On Story

S10 E5 | FULL EPISODE

A Conversation with Catherine Reitman

This week on On Story, Catherine Reitman discusses her acting career in film and television, bringing the pain and comedy of real-life experiences into her work, and her transition to the role of creator/writer/star of the International Emmy Award-nominated comedy series Workin’ Moms.

AIRED: May 09, 2020 | 0:26:46
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TRANSCRIPT

[lounge music]

♪ ♪

♪ ♪

- The best response you can have to a payoff in a thriller

is someone goes, "Oh, right, I forgot, of course..."

[multiple voices chattering]

[Narrator] On Story offers a look inside

the creative process from today's leading

writers, creators, and filmmakers.

All of our content is recorded live

at Austin Film Festival and at our year-round events.

To view previous episodes, visit OnStory.tv.

[Narrator] On Story is brought to you in part

by the Alice Kleberg Reynolds Foundation,

a Texas family providing innovative funding since 1979.

[waves]

[kids screaming]

[wind]

[witch cackling]

[sirens wail]

[gunshots]

[dripping]

[suspenseful music]

[telegraph beeping, typing]

[piano gliss]

From Austin Film Festival, this is On Story.

A look inside the creative process from today's

leading writers, creators, and filmmakers.

This week's On Story,

Workin' Moms creator, Catherine Reitman.

- The story of motherhood seems to only be

a broad comedy with a diaper full of poop hitting the wall,

or a really after school specially dramatic one.

So being able to tell a premium cable feeling dramedy

about the subject matter was really exciting to me.

And it felt like the most honest interpretation

of my experiences as a working mother.

[paper crumples]

[typing]

[typewriter ding]

[Narrator] In this episode, Catherine Reitman

discusses her acting career in film and television,

bringing the pain and comedy of real life experiences

into her work, and transitioning into the

role of creator, writer, and star

of her International Emmy Award nominated comedy series,

Workin' Moms.

[typewriter ding]

- Can you talk about the inspiration from moving

from your acting career into creating

and producing this project?

- Yeah, totally.

I, um...

I got pregnant and I thought I'd never work again.

I was an actor at the time.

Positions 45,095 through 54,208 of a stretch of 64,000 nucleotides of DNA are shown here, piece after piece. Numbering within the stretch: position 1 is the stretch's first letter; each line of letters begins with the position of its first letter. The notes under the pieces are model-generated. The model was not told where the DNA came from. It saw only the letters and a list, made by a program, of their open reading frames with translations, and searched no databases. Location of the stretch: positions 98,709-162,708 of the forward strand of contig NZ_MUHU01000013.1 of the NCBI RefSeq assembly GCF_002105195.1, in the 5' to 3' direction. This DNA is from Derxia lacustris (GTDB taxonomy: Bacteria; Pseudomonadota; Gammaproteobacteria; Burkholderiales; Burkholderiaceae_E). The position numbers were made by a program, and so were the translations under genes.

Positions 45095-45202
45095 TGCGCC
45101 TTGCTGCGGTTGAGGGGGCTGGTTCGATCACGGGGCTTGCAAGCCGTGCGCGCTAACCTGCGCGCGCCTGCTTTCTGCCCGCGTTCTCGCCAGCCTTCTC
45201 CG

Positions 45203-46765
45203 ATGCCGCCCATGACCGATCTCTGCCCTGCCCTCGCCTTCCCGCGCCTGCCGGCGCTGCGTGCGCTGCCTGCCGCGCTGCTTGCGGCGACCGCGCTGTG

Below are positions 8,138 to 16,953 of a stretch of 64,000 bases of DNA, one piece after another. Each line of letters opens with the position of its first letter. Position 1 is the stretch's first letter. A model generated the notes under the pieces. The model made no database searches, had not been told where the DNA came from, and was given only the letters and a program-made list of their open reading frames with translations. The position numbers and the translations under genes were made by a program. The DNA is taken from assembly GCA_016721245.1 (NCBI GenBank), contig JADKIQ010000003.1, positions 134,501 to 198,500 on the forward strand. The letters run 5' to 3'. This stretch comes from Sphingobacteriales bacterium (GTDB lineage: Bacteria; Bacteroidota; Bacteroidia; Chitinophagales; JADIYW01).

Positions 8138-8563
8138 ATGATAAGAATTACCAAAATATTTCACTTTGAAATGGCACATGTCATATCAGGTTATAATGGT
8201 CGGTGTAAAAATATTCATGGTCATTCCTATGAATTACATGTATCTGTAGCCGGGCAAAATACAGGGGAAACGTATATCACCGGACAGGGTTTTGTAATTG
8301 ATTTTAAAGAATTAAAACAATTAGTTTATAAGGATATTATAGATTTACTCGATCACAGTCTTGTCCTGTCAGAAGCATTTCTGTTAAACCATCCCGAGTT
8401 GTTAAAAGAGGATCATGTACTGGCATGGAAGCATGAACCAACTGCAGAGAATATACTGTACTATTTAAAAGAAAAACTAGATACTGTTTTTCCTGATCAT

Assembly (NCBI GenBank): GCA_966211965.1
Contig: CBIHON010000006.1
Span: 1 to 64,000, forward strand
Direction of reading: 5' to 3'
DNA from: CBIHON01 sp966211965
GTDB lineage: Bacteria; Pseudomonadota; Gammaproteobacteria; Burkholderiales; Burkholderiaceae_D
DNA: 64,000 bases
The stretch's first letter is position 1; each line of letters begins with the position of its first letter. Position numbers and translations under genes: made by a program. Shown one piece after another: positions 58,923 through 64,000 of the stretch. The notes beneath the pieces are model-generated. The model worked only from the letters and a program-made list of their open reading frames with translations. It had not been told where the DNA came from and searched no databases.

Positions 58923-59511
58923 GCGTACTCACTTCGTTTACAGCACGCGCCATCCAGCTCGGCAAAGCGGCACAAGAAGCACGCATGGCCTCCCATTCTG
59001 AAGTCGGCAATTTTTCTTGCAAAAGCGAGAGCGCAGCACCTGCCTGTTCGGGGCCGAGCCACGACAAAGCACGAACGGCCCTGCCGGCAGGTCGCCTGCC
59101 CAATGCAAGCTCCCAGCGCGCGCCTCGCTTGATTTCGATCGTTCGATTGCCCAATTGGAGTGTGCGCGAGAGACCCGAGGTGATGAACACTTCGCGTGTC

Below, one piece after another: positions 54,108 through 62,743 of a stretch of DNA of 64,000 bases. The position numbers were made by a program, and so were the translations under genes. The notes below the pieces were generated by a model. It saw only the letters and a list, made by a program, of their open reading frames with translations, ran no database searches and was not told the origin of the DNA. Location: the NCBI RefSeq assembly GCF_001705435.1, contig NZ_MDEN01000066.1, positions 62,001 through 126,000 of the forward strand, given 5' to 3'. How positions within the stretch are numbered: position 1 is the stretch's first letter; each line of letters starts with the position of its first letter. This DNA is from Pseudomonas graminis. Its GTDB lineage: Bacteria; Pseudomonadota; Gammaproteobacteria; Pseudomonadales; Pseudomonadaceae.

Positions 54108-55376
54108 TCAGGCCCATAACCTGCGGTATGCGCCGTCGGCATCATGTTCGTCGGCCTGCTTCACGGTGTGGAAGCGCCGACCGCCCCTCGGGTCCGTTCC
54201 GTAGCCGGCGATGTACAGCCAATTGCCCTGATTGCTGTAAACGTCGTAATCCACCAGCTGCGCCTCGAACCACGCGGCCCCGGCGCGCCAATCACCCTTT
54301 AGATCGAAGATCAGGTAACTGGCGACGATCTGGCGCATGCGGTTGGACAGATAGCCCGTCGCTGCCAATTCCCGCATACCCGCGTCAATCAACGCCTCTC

And I got a job.

And my baby happened to be six weeks old

at the time, first baby.

And when you get a gig as an actor you're like,

I won't get married, I'll do everything.

You can have all my bones.

You're just willing to do anything.

This cast was male comedian-heavy,

which was great,

and we got onto the day we were shooting

and on Facebook or on Instagram when you become a mother,

it's all just like people posting pics of themselves

with babies or thank you so much Mom,

and I opened it very stupidly

and I started seeing everyone posting pics

of their relationship with their children

and they rate me garbage macaroni or whatever.

And I was so sad.

I was like overwhelmed,

and I was really trying to trap it down,

and the guys started teasing me.

The guys started being like, don't worry,

I'm sure the baby will call the nanny Mom,

all that kind of stuff.

And, um

yeah, man.

And I thought I'd be able to swing back,

and I started crying,

and it was at like a very inopportune moment

'cause we were on set, about to go, lights, camera,

and I couldn't get it together.

And for those of you who are familiar with my show,

in the first episode, Kate's in this conference room

and they start teasing her,

and she breaks down and cries,

and it's awkward and painful and funny and all the things.

So that was the very first moment of the show.

- Hey, shouldn't you be at home right now putting

your baby to bed or something?

- That's right, Kate, didn't you have a hard out?

- Well, you guys need me here, the work's not done.

- Oh, nice priorities.

- Look my kid's not exactly being robbed of the good life.

You remember the good life Moe?

Breastfeeding off of your poor mother

'til you could tie your own shoes.

[laughing]

He does.

- Once again, I breastfed for a normal amount of time.

- Down girl, we're just messing with you.

- Your baby call your nanny mom yet?

You think she likes that?

[laughing]

[Kate cries]

[Kate cries]

- I got back to the hotel room, I started crying

and I called Phil and I was like,

I don't know [bleep] doing and I'm not myself anymore.

I do not know who I am anymore.

I'm not sexy,

I'm not cute,

I'm not smart,

there's nothing to me anymore.

And it felt very real.

And he said, "I think you gotta write this."

And I was like, no, I'm not a writer, shut up.